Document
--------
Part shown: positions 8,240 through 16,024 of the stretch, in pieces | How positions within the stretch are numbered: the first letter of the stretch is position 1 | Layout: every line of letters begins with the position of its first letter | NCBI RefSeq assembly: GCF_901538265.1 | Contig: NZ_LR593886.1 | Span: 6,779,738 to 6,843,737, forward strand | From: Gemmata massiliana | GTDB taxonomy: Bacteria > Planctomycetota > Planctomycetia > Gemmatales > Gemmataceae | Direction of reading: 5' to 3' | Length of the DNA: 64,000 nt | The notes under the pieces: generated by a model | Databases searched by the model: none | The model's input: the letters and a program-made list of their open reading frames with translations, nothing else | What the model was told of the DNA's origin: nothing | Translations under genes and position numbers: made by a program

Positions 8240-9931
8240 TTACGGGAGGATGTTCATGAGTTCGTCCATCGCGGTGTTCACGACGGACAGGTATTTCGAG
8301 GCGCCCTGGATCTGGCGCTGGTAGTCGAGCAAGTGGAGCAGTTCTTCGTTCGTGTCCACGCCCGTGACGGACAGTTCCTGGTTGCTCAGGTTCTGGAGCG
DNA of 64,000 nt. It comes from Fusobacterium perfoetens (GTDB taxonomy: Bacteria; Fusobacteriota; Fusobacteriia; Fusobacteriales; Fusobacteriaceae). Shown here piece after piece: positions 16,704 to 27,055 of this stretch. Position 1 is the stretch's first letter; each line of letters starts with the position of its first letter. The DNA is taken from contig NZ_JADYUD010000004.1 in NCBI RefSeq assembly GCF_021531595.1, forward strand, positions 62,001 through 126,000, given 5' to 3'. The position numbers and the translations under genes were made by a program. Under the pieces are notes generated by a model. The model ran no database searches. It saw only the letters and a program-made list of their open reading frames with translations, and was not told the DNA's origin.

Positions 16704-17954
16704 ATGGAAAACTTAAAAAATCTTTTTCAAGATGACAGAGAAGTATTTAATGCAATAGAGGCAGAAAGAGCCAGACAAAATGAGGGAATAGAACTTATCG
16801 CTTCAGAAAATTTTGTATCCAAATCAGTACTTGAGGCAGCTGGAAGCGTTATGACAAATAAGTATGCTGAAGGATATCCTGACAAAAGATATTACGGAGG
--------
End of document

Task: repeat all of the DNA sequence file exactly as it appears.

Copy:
Part shown: positions 8,240 through 16,024 of the stretch, in pieces | How positions within the stretch are numbered: the first letter of the stretch is position 1 | Layout: every line of letters begins with the position of its first letter | NCBI RefSeq assembly: GCF_901538265.1 | Contig: NZ_LR593886.1 | Span: 6,779,738 to 6,843,737, forward strand | From: Gemmata massiliana | GTDB taxonomy: Bacteria > Planctomycetota > Planctomycetia > Gemmatales > Gemmataceae | Direction of reading: 5' to 3' | Length of the DNA: 64,000 nt | The notes under the pieces: generated by a model | Databases searched by the model: none | The model's input: the letters and a program-made list of their open reading frames with translations, nothing else | What the model was told of the DNA's origin: nothing | Translations under genes and position numbers: made by a program

Positions 8240-9931
8240 TTACGGGAGGATGTTCATGAGTTCGTCCATCGCGGTGTTCACGACGGACAGGTATTTCGAG
8301 GCGCCCTGGATCTGGCGCTGGTAGTCGAGCAAGTGGAGCAGTTCTTCGTTCGTGTCCACGCCCGTGACGGACAGTTCCTGGTTGCTCAGGTTCTGGAGCG
DNA of 64,000 nt. It comes from Fusobacterium perfoetens (GTDB taxonomy: Bacteria; Fusobacteriota; Fusobacteriia; Fusobacteriales; Fusobacteriaceae). Shown here piece after piece: positions 16,704 to 27,055 of this stretch. Position 1 is the stretch's first letter; each line of letters starts with the position of its first letter. The DNA is taken from contig NZ_JADYUD010000004.1 in NCBI RefSeq assembly GCF_021531595.1, forward strand, positions 62,001 through 126,000, given 5' to 3'. The position numbers and the translations under genes were made by a program. Under the pieces are notes generated by a model. The model ran no database searches. It saw only the letters and a program-made list of their open reading frames with translations, and was not told the DNA's origin.

Positions 16704-17954
16704 ATGGAAAACTTAAAAAATCTTTTTCAAGATGACAGAGAAGTATTTAATGCAATAGAGGCAGAAAGAGCCAGACAAAATGAGGGAATAGAACTTATCG
16801 CTTCAGAAAATTTTGTATCCAAATCAGTACTTGAGGCAGCTGGAAGCGTTATGACAAATAAGTATGCTGAAGGATATCCTGACAAAAGATATTACGGAGG